Can a Court Be Expected to Find Out Reasons for Delay Due to Adjournments ?
In People v. Betancourt (217 A.D.2d 462, 629 N.Y.S.2d 423 [1st Dept., 1995]), the defendant "did not merely list the adjournment dates... he identified the specific adjournment periods chargeable to the People due to their lack of readiness, while noting periods that were excludable because of consent or motion practice" ( People v. Betancourt, supra at 463).
In so doing, the defendant created a sufficient factual basis for contesting the C.P.L. 30.30 motion.
Herein, Petitioner (aside from his arrest and arraignment dates) neither identified any dates chargeable to the People nor gave any causation basis for the claimed generic violation.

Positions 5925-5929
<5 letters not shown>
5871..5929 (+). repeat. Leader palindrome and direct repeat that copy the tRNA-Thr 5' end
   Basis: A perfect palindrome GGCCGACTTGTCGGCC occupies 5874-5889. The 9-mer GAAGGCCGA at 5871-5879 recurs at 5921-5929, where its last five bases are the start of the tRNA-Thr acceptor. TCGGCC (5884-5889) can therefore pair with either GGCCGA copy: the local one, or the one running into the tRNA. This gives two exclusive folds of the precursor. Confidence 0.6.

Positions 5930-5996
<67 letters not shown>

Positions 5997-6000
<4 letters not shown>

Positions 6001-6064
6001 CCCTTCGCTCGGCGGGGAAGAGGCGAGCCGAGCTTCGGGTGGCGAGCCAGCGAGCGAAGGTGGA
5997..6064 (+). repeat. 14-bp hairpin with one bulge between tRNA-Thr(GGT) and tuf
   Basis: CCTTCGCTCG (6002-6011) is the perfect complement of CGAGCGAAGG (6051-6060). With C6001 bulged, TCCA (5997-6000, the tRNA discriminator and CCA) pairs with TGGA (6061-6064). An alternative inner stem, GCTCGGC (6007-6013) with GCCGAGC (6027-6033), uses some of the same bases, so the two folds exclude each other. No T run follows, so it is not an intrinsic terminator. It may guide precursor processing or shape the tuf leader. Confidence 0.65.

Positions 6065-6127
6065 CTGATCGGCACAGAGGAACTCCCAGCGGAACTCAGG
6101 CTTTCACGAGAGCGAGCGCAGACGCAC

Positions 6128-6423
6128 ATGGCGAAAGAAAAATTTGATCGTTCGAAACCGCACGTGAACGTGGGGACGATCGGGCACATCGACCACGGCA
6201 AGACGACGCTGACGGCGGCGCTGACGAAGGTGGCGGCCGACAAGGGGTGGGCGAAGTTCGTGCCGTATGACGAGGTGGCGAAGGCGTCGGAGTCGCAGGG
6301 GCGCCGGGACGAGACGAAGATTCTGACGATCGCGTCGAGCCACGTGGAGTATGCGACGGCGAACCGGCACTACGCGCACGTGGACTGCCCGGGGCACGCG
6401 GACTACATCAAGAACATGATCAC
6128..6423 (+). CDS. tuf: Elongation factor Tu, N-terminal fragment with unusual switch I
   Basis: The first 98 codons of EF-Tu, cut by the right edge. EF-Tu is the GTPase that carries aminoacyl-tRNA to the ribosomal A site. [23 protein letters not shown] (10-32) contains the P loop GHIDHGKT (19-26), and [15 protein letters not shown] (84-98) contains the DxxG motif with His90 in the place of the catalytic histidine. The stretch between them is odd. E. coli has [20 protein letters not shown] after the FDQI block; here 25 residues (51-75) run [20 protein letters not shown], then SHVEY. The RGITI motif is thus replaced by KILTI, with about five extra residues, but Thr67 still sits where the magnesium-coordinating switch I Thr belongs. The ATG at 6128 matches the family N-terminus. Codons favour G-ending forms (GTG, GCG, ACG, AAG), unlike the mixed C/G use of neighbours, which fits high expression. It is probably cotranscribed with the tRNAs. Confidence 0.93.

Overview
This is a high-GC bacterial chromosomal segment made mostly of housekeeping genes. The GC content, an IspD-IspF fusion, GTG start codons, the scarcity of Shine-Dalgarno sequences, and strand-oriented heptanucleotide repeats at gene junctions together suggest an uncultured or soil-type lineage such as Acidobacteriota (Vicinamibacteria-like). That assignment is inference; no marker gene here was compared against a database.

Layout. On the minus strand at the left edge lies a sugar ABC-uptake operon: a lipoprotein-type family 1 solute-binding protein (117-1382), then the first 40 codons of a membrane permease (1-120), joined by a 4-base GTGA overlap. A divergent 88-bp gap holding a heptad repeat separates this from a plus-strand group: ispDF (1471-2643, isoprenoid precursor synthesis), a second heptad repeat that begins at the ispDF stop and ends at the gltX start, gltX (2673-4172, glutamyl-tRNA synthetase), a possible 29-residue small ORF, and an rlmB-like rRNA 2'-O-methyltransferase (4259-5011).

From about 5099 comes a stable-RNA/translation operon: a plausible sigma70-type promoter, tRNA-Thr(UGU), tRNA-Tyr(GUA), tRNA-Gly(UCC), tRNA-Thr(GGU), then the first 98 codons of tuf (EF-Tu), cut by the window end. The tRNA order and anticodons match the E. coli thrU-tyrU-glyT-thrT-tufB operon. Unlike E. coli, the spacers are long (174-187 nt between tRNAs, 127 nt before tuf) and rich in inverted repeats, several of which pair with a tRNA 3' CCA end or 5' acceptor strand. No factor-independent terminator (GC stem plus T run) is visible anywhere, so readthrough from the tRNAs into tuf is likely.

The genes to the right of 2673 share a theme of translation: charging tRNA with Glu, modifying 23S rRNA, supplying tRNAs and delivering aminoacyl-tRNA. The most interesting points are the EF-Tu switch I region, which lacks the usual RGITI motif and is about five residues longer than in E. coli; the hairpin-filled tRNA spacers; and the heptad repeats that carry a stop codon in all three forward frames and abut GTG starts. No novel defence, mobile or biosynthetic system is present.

His motion left the court with "allegations in his motion papers [that] did not spell out a legal basis for relief" (People v. Calderon, 223 A.D.2d 380, 381, 636 N.Y.S.2d 1005 [1st Dept., 1996], quoting People v. Lomax, supra at 358).
Additionally, review is precluded "by lack of an adequate record... includ[ing]... the minutes" of the questioned time periods (see People v. Calderon, supra at 381, quoting People v. Brisko, 219 A.D.2d 493, 494, 631 N.Y.S.2d 516 [1st Dept., 1995]).
A court cannot be expected to divinate reasons for delay (see People v. Taranovich, 37 N.Y.2d 442, 373 N.Y.S.2d 79, 335 N.E.2d 303 ).